Research Article

Efficient, stable silicon tandem cells enabled by anion-engineered wide-bandgap perovskites

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Science  10 Apr 2020:
Vol. 368, Issue 6487, pp. 155-160
DOI: 10.1126/science.aba3433

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Engineering perovskites with anions

The bandgap of the perovskite top layer in tandem silicon solar cells must be tuned to ∼1.7 electron volts. Usually, the cation composition is varied because the bromine-rich anion compositions with wide bandgaps are structurally unstable. Kim et al. show that by using phenethylammonium as a two-dimensional additive, along with iodine and thiocyanate, bromine-rich perovskite films can be stabilized. A tandem silicon cell delivered >26% certified power conversion efficiency, and a perovskite device maintained 80% of its initial power conversion efficiency of >20% after 1000 hours under illumination.

Science, this issue p. 155

Abstract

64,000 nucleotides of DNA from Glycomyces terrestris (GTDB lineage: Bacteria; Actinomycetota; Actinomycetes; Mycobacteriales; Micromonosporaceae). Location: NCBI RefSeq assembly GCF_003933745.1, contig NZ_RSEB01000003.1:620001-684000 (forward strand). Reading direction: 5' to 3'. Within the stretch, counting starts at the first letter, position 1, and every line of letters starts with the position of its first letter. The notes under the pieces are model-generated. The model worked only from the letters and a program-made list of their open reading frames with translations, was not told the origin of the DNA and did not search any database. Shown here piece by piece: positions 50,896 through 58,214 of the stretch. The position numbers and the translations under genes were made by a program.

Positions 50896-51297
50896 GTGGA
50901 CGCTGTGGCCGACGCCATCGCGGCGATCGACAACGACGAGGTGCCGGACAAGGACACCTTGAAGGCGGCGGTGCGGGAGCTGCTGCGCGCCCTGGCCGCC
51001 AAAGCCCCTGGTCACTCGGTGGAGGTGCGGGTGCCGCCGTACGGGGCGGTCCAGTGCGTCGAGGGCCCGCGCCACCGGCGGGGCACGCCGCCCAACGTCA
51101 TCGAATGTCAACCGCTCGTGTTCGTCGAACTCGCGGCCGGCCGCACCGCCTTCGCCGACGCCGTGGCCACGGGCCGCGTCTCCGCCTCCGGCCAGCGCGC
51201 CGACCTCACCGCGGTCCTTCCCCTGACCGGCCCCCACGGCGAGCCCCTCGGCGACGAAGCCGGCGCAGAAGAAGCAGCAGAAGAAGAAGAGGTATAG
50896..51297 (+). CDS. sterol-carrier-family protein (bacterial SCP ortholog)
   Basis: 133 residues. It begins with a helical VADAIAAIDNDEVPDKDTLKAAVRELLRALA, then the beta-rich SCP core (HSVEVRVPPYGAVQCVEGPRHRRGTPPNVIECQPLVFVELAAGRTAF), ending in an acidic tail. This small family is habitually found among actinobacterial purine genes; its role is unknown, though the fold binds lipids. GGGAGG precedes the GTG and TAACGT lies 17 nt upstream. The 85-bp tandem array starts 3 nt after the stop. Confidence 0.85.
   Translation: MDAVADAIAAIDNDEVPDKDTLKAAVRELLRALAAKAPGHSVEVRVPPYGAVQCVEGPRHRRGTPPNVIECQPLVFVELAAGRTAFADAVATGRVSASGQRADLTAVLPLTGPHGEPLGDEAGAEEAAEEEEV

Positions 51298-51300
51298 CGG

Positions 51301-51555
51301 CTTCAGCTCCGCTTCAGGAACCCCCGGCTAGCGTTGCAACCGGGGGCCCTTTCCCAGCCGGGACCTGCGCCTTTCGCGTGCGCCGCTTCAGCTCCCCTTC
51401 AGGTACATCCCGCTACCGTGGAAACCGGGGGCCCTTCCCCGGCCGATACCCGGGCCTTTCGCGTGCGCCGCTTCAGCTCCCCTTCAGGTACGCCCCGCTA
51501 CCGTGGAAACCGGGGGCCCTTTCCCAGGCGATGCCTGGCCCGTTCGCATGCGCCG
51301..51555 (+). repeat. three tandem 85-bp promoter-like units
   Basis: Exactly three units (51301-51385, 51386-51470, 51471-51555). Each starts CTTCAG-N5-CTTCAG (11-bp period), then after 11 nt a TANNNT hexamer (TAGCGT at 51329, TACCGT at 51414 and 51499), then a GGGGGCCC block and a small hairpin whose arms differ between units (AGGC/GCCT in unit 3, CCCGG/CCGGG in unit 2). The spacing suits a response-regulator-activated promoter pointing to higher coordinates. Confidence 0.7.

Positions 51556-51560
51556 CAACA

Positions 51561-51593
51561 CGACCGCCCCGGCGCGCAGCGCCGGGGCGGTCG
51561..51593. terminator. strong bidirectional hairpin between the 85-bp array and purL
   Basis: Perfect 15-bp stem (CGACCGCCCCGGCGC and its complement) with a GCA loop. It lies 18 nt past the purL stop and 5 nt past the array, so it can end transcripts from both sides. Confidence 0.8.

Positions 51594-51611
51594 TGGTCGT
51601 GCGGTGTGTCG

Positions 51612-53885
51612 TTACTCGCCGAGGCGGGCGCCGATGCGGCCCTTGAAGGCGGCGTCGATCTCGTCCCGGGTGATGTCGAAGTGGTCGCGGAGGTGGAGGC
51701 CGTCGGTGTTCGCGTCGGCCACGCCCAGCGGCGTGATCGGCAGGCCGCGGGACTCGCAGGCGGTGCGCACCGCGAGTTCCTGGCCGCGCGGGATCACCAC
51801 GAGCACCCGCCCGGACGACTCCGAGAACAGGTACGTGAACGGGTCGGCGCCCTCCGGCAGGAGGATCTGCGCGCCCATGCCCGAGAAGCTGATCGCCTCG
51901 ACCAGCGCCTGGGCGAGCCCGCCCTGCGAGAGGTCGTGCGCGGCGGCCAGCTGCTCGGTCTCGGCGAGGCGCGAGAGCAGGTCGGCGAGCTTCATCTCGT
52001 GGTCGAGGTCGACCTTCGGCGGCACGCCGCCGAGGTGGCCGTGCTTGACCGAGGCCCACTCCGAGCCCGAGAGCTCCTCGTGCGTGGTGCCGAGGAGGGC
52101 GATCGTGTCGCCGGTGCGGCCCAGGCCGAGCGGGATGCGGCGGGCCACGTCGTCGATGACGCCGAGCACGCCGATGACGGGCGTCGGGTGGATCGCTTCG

Maximizing the power conversion efficiency (PCE) of perovskite/silicon tandem solar cells that can exceed the Shockley-Queisser single-cell limit requires a high-performing, stable perovskite top cell with a wide bandgap. We developed a stable perovskite solar cell with a bandgap of ~1.7 electron volts that retained more than 80% of its initial PCE of 20.7% after 1000 hours of continuous illumination. Anion engineering of phenethylammonium-based two-dimensional (2D) additives was critical for controlling the structural and electrical properties of the 2D passivation layers based on a lead iodide framework. The high PCE of 26.7% of a monolithic two-terminal wide-bandgap perovskite/silicon tandem solar cell was made possible by the ideal combination of spectral responses of the top and bottom cells.

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